The Jig is Up
Former Wells Fargo advisor Adorean Boleancu finally gave up the goods, admitting he swindled an elderly widow out of $1.8 million using phony checks. U.S. Attorney Melinda Haag said Tuesday Boleancu cut a deal, pleading guilty to one count of wire fraud.
As we previously reported, Boleancu first interacted with the widow while an advisor with Morgan Stanley in 2007, opening a brokerage account and establishing a home equity line of credit. The relationship continued after Boleancu moved to Wells Fargo in 2008.
The former advisor—currently out on an $800,000 bond—is due to be sentenced on Dec. 17. He faces a maximum of 30 years in prison, a fine of $1,000,000 and restitution payments.
On the Lam
A former registered investment with CFD Securities in Kokomo, Ind. came in from the cold over the weekend, after being on the run since April. Accused of scamming a dozen clients out of $1 million, Lynn A. Simon turned himself in after investigators had traced the fugitive to Alabama and most recently, New Mexico, according to the Evansville Courier & Press.
Simon’s wife reported him missing in April, followed by a client complaint filed with Indiana Secretary of State’s office in May that reported regular interest payments on an investment managed by the missing advisor had abruptly ceased. According to his arrest affidavit, Simon operated independently under the Financial Security Planning firm name, offering an unregistered private fund he claimed guaranteed return rates as high as 11 percent.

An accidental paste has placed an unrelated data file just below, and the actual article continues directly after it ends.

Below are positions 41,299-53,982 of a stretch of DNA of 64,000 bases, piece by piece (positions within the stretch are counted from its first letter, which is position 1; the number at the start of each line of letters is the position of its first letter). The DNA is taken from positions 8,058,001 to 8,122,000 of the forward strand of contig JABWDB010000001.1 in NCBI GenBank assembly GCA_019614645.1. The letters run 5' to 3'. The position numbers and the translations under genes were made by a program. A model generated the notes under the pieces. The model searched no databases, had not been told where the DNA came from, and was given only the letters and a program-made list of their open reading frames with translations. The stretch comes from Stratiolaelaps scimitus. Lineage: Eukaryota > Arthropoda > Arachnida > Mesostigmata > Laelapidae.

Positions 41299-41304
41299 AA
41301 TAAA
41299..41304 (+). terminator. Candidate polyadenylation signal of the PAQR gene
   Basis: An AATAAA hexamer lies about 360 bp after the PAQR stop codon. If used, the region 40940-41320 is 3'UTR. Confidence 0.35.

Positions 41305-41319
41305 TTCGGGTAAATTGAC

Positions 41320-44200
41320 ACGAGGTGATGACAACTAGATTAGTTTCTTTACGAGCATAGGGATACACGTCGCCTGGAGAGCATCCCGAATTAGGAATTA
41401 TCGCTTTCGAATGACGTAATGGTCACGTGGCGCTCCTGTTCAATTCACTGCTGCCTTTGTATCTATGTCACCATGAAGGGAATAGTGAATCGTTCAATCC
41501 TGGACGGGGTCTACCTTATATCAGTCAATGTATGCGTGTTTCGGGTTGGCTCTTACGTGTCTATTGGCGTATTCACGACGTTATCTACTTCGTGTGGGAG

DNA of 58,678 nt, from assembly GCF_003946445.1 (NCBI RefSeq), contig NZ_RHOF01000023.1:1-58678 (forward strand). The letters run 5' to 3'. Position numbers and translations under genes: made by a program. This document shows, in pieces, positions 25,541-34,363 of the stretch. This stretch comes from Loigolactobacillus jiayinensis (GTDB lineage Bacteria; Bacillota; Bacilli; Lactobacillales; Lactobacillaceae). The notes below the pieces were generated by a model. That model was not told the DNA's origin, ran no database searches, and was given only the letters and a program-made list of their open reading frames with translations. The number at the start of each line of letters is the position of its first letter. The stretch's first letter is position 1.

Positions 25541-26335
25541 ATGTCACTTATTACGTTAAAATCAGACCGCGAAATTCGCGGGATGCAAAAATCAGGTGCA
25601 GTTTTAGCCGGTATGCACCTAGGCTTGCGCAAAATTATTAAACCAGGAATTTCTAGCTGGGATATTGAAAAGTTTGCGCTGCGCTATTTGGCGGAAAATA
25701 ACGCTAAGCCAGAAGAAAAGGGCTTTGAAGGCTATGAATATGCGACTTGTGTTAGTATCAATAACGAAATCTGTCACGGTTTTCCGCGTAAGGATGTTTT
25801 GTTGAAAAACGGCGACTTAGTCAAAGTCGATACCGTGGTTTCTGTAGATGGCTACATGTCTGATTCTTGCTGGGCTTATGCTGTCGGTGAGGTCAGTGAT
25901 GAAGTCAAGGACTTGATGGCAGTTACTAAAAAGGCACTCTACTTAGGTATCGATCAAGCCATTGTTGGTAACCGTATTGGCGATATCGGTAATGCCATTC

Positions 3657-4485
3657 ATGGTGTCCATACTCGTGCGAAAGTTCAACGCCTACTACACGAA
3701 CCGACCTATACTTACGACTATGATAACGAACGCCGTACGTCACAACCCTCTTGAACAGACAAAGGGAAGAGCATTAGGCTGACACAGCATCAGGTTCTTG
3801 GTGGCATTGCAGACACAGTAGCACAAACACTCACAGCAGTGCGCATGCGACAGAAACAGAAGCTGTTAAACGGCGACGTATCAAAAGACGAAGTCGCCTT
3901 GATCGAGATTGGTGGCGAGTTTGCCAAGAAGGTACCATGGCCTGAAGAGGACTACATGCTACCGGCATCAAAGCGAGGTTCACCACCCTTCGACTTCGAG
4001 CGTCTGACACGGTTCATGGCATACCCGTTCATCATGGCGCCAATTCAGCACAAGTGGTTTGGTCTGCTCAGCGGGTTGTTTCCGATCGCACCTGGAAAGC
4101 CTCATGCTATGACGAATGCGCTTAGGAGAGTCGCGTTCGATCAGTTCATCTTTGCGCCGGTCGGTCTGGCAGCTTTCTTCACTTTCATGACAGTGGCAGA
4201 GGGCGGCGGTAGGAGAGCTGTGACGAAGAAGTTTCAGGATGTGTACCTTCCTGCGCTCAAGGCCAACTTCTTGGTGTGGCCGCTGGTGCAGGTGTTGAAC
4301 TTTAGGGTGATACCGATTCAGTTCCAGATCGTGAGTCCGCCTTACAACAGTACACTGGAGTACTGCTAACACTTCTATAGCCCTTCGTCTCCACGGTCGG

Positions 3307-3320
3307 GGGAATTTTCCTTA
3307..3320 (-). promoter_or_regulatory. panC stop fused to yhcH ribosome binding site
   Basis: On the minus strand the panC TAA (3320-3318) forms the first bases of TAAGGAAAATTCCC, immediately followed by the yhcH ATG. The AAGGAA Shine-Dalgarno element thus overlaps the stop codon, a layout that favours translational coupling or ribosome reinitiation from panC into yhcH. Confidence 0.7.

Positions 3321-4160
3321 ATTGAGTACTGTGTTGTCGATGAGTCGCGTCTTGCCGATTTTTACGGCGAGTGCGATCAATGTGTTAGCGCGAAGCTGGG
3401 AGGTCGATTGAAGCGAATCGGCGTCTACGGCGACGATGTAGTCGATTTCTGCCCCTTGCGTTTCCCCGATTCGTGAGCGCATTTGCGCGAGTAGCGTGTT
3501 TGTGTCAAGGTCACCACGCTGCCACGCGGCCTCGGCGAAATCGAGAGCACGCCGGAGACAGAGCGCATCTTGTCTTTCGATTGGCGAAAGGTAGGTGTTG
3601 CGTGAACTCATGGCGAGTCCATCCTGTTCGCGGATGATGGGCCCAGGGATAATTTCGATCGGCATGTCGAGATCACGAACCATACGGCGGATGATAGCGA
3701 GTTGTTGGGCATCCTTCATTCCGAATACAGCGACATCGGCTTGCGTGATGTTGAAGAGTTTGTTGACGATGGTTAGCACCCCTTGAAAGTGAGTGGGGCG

Not in Control
CitiGroup is on the hook for $3.1 million after an arbitration panel ruled this week it failed to properly supervise a former advisor. The panel sided with an Orlando couple claiming their broker steered them toward real estate deals that went bust, without the firm’s knowledge.
Dr. Nasirdin Madhany and Zeenat Madhany filed a complaint in 2010, alleging their advisorScott Andrew King —now with Wells Fargo Advisors—recommended a condominium development investment scheme run by politician Lawton "Bud" Chiles III. Not only did King allegedly fail to notify his firm of the investment, he failed to disclose he purchased two of the condos at a discount, a clear conflict of interest.
The projects failed in 2007, along with a related $12 million loan that the couple had co-signed with other investors. Monday’s award granted the couple 100 percent of their losses against Citi, according to their lawyer.